Police investigating suspicious death at Berkeley fraternity

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  Berkeley Police are investigating the death of a 23 year old student found lifeless in a fraternity house Saturday morning.

   "I can't even imagine going home for the holidays, to not have your child come home," freshman Nailah Sewell told KTVU, as she loaded her car to head home for winter break. 

   Sewell and other residents in the area of Channing and Hillside saw the police investigation: crime tape outside the Pi Kappa Phi house, and a section of Channing closed to traffic.

   The unidentified man was found at about 7:30 in the morning.

   "Somebody in the house called 911, they found him unresponsive and called, " Berkeley Police Officer Jennifer Coats told KTVU.

   Paramedics attempted CPR, but he could not be revived.

   Detectives turned to his fraternity brothers for answers to what happened, and they are cooperating.

   "In this case we just don't know specifically what may have caused his death, so its classified as suspicious," explained Officer Coats.

   The U.C. Berkeley chapter of Pi Kappa boasts 63 members according to its web site, and fall pledges pose in a group picture  on its Facebook page,

   Pictures taken a week ago show members celebrating the national fraternity's founding more than a century ago.  

   "I'm not surprised, but it's really sad too, with Christmas coming, " senior Camille French of Tiburon told KTVU.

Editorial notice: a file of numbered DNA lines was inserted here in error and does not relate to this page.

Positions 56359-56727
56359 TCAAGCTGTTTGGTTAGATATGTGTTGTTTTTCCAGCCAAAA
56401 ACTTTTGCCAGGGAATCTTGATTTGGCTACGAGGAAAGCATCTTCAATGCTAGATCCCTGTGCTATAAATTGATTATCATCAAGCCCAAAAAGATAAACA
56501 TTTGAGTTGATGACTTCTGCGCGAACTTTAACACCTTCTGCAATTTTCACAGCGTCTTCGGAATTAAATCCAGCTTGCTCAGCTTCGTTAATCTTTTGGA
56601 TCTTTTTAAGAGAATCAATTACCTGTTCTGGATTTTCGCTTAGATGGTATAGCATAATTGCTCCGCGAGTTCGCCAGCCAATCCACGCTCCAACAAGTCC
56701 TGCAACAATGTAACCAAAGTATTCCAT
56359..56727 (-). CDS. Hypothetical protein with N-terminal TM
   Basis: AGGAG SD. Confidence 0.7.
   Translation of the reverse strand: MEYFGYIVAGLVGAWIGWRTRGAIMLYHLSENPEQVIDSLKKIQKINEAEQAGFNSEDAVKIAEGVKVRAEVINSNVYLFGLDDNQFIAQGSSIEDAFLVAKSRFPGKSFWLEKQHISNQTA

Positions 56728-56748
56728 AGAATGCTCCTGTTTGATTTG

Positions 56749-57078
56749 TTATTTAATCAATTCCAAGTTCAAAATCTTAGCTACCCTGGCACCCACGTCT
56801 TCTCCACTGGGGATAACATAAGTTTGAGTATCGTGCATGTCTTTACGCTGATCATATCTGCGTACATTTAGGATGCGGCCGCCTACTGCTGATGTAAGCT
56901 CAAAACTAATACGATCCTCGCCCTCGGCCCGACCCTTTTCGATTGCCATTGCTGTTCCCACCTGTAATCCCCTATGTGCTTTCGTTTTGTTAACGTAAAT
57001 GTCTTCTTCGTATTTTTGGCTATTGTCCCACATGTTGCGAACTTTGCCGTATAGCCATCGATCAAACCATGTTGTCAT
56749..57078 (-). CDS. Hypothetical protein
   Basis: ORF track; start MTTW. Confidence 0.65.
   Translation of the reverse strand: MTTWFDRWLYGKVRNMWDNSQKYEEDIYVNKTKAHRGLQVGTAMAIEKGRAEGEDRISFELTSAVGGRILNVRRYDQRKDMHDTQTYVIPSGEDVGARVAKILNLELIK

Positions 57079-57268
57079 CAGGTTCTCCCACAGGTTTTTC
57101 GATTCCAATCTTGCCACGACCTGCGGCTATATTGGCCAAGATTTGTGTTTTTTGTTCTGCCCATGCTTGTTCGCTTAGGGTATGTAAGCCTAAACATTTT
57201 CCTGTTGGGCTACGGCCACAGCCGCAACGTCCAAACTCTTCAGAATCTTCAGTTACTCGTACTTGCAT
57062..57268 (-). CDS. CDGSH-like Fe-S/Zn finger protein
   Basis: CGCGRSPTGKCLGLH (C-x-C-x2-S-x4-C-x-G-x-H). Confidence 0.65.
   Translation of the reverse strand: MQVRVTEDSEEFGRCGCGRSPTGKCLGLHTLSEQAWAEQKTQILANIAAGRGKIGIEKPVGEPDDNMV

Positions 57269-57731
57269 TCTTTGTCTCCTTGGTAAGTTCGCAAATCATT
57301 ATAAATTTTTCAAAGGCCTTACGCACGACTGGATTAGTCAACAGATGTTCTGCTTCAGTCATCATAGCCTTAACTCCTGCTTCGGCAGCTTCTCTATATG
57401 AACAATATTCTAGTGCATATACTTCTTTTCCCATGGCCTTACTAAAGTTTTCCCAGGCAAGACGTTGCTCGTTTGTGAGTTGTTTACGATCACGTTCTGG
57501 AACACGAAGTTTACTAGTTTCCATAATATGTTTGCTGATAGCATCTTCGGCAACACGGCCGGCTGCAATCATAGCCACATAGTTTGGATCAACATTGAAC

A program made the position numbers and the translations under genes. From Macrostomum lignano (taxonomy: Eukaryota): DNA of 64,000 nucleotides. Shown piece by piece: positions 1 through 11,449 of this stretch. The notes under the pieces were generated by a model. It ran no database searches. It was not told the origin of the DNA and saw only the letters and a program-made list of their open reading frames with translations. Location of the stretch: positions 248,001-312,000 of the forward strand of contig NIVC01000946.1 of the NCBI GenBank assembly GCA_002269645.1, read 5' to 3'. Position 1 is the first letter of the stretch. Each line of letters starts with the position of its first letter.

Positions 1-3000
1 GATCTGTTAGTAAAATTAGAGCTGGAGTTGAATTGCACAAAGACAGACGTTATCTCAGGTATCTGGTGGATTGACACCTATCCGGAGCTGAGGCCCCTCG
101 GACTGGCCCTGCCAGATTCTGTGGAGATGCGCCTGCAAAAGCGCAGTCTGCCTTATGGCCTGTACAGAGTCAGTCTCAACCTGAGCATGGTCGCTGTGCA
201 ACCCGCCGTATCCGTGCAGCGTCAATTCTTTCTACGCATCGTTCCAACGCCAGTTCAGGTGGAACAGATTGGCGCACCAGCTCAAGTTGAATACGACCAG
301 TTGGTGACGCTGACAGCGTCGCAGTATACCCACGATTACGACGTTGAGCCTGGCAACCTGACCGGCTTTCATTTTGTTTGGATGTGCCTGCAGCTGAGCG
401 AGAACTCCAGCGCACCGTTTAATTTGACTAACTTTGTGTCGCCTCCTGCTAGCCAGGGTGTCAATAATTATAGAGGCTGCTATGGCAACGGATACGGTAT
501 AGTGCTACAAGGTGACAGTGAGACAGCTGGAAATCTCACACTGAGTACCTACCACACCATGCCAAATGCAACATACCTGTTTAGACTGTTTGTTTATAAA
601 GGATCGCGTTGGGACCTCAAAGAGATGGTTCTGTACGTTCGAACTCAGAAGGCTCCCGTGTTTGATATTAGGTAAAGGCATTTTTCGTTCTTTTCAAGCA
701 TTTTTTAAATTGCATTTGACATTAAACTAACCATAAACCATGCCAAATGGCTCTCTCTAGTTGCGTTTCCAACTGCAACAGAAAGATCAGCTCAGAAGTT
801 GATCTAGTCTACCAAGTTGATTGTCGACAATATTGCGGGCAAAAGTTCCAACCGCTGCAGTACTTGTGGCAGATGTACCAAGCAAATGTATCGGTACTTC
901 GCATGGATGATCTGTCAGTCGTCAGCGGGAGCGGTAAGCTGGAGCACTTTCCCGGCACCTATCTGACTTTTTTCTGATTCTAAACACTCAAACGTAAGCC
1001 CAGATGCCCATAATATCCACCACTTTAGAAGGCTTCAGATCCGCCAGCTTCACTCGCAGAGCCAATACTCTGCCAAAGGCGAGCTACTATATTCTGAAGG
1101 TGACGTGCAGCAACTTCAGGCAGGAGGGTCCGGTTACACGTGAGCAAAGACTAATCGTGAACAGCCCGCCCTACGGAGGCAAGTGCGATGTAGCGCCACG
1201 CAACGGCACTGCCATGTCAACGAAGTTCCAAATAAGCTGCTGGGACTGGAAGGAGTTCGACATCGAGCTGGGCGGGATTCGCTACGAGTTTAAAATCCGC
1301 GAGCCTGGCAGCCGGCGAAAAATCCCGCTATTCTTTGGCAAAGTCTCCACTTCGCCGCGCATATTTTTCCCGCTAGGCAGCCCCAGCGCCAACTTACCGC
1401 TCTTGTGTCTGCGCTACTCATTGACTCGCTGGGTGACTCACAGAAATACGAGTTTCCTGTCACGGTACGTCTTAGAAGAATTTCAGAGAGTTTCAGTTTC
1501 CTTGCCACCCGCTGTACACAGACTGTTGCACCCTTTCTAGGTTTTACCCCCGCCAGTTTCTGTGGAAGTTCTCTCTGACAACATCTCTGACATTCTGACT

French and other students said they will not be surprised if drugs or alcohol played a part in the man's death.

   One year ago, almost to the day, an intoxicated student fell down nearby apartment stairs and died. 

   In November 2014, a twenty year old man was found dead in another UCB fraternity house after a big party.

   "I would be in favor of banning frats altogether, " declared French, "because an alternative way to socialize would be great. People form great relationships, but in general I think it can be a toxic environment."

    Senior Matt Gysel saw the police commotion as he set off on a morning run.

    "I've been to these frat parties, " acknowledged Gysel, "and at a certain point, things just get out of control. Stuff like this happens, and it's really awful." 

   Pi Kappa Phi doesn't have a wild reputation, at least at Cal, although chapters in Arizona and Southern California have been suspended and sued for binge drinking and hazing. 

    No one saw signs of a party at the house in Berkeley Friday night, but members may have been inclined to indulge, since it was the last day of finals.   

   "You're done with your tests, feeling great, and Berkeley's a really hard school," described Sewell, "so after that, you're ready to let it all go."

    As Sewell loaded up her car to head home with her family for the holidays, the loss to another family wasn't lost on them.   

    "I feel sympathy for them" mother Vanessa Jackson told KTVU, "but this should be a lesson for all college students that they need to look out for each other, watch each other's backs, and make sure they are well taken care of."

     No one at Pi Kappa Phi answered the door on Saturday.